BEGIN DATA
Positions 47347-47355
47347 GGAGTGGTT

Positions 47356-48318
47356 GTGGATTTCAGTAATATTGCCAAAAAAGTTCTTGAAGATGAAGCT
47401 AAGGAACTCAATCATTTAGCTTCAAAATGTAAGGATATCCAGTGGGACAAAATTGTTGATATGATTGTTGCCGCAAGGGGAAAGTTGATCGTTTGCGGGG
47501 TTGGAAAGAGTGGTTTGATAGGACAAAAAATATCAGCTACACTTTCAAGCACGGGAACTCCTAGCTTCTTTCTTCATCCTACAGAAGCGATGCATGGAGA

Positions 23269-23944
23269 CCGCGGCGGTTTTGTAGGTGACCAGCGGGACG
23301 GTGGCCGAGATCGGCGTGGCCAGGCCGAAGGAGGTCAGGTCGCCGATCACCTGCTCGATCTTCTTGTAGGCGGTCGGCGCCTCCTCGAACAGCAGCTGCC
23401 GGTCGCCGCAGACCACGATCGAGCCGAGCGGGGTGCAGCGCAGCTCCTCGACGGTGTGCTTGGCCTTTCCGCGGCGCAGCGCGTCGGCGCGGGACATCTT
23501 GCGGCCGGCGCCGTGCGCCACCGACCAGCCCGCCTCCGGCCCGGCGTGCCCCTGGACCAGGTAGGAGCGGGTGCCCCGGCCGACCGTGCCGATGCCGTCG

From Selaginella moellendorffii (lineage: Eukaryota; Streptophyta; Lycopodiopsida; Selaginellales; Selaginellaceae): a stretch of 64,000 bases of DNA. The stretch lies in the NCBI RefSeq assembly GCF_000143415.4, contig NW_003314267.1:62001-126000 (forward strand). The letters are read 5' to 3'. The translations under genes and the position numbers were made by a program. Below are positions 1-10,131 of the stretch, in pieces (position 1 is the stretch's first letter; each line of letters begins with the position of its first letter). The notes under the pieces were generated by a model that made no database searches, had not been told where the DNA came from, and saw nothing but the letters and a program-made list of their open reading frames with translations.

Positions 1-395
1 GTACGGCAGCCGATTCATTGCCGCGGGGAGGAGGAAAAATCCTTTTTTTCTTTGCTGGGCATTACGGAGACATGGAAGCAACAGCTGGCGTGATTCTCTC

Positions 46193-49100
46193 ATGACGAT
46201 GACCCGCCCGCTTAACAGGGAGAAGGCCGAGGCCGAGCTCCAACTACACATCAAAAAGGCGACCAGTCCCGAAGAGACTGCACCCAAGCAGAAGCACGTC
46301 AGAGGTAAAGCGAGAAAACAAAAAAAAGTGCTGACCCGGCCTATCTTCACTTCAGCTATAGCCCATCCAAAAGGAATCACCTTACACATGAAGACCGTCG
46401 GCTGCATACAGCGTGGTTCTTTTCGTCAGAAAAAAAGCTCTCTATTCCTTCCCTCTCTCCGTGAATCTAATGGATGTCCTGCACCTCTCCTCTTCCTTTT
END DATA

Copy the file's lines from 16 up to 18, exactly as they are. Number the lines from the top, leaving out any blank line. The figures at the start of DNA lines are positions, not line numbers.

46193 ATGACGAT
46201 GACCCGCCCGCTTAACAGGGAGAAGGCCGAGGCCGAGCTCCAACTACACATCAAAAAGGCGACCAGTCCCGAAGAGACTGCACCCAAGCAGAAGCACGTC
46301 AGAGGTAAAGCGAGAAAACAAAAAAAAGTGCTGACCCGGCCTATCTTCACTTCAGCTATAGCCCATCCAAAAGGAATCACCTTACACATGAAGACCGTCG